Sprites Rouges 

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An extraordinary image captured by a very sensitive camera late last month on a summit of the Vosges mountains in France.

Fireworks? Of a sort, yes. To wit:

Generated over intense thunderstorms, this one about 260 kilometers away, the brief and mysterious flashes have come to be known as red sprites. The transient luminous events are caused by electrical breakdown at altitudes of 50 to 100 kilometers. That puts them in the mesophere, the coldest layer of planet Earth’s atmosphere. The glow beneath the sprites is from more familiar lighting though, below the storm clouds. But on the right, the video frames have captured another summertime apparition from the mesophere. The silvery veins of light are polar mesospheric clouds. Also known as noctilucent or night shining clouds, the icy clouds still reflect the sunlight when the Sun is below the horizon.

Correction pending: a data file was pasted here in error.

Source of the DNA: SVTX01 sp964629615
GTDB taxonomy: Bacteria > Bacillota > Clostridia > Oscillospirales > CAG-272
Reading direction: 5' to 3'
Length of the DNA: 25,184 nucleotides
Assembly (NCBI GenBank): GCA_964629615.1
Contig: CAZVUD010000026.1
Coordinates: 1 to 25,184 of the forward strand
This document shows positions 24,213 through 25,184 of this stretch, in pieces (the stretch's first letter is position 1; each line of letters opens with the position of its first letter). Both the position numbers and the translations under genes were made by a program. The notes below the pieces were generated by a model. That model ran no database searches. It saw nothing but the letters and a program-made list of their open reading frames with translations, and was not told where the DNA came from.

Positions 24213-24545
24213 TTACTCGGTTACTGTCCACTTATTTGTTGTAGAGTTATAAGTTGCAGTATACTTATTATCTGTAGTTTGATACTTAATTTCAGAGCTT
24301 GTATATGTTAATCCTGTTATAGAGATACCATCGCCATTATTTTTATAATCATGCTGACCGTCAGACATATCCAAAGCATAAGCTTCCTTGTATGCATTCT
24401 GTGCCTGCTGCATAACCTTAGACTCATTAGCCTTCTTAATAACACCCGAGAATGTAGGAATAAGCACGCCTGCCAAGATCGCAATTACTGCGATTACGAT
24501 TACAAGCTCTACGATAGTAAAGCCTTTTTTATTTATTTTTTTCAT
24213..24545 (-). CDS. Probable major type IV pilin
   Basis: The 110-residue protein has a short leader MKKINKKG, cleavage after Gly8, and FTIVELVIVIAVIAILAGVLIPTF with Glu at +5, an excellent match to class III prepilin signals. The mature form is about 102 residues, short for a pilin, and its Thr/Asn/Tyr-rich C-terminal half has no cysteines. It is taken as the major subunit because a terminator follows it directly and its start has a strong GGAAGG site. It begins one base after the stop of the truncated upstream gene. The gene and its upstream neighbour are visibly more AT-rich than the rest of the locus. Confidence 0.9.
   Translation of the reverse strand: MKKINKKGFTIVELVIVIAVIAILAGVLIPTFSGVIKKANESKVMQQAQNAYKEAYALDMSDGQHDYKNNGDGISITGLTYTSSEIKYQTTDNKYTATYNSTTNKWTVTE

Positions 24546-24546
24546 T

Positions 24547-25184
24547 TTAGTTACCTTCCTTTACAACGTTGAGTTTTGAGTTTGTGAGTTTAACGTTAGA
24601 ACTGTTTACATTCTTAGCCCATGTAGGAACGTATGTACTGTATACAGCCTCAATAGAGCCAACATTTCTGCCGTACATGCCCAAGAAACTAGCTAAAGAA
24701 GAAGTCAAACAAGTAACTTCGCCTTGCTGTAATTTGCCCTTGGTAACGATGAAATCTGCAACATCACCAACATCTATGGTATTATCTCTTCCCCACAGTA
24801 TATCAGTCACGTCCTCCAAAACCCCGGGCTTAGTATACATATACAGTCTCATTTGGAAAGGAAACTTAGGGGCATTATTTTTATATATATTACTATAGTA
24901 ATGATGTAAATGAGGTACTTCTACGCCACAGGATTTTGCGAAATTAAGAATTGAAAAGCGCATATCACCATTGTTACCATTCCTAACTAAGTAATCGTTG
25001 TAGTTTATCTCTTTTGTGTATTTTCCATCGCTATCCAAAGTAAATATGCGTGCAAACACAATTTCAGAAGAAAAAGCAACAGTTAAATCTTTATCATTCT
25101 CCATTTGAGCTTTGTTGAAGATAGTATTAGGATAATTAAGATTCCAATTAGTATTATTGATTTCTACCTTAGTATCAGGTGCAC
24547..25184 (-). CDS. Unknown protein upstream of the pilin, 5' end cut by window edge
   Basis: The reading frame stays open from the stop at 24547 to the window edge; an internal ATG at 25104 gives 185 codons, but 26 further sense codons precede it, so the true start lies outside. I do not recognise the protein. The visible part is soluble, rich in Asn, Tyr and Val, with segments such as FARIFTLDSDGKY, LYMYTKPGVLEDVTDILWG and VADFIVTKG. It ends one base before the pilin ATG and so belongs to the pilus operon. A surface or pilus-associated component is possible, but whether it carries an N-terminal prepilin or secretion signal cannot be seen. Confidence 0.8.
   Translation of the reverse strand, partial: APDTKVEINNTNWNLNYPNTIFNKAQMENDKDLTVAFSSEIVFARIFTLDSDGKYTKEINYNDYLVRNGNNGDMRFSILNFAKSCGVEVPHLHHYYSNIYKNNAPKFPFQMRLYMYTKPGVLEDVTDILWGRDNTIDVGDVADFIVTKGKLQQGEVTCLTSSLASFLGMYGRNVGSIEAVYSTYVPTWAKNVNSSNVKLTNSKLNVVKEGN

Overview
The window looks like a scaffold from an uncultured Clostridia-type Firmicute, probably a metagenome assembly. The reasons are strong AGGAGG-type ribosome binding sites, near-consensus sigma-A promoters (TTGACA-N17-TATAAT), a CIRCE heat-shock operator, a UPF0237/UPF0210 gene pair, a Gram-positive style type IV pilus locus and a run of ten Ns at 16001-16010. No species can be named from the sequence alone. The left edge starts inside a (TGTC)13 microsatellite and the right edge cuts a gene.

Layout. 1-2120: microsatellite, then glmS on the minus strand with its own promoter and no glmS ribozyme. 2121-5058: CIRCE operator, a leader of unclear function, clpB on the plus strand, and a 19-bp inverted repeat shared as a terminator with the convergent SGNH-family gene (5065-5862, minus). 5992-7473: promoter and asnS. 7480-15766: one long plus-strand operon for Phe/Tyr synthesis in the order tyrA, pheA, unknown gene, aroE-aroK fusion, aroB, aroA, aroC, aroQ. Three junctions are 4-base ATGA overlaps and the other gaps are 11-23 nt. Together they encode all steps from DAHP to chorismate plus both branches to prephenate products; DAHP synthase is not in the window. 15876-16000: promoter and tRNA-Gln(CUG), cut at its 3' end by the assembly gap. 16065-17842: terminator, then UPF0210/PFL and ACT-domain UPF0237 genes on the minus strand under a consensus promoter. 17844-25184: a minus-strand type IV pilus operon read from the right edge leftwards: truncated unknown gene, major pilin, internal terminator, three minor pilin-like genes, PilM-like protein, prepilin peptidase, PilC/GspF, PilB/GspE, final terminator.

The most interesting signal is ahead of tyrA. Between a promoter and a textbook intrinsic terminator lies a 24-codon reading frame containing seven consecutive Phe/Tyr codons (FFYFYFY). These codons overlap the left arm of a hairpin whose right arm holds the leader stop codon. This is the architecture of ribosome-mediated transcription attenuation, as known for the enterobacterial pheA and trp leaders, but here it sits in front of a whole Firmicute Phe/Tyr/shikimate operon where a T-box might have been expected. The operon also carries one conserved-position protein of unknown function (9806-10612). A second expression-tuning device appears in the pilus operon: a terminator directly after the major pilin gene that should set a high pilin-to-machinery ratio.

(Image: Stephane Vetter (TWAN, Nuits sacrees))

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2 thoughts on “Sprites Rouges 

  1. Slightly Bemused

    I remember reading a report from a pilot from the 50s or early 60s, in the times when jet travel finally allowed flights above the clouds. The pilot reported seeing what are now known as sprites, but his airline thought he was seeing things, and even suggested he was drunk.
    I think they were only first photographed in the late 80s.

    Incredible things, and I wonder if they were the inspiration for several different types of alien monsters, especially those with tentacles reaching from the sky.

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